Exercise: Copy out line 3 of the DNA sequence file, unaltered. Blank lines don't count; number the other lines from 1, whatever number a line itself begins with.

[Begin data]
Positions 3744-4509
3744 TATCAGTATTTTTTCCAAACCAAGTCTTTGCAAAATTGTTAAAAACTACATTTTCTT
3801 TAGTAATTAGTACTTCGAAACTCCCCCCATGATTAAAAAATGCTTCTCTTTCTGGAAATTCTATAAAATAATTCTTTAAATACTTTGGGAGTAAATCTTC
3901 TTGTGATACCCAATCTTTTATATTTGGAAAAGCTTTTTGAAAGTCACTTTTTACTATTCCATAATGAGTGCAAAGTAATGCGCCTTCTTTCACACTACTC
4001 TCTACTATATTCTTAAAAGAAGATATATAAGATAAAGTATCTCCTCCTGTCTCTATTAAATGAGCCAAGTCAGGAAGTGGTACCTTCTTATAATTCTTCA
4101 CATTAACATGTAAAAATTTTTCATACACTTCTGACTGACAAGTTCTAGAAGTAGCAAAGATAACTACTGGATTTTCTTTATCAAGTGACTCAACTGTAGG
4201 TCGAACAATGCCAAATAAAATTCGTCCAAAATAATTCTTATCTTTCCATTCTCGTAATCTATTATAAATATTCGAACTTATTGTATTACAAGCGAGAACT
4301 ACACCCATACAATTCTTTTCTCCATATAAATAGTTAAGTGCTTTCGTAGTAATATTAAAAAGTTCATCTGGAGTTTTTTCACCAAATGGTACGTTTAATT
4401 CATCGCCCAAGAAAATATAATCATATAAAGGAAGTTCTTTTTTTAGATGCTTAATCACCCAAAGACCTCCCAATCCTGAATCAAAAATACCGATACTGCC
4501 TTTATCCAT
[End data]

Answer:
3801 TAGTAATTAGTACTTCGAAACTCCCCCCATGATTAAAAAATGCTTCTCTTTCTGGAAATTCTATAAAATAATTCTTTAAATACTTTGGGAGTAAATCTTC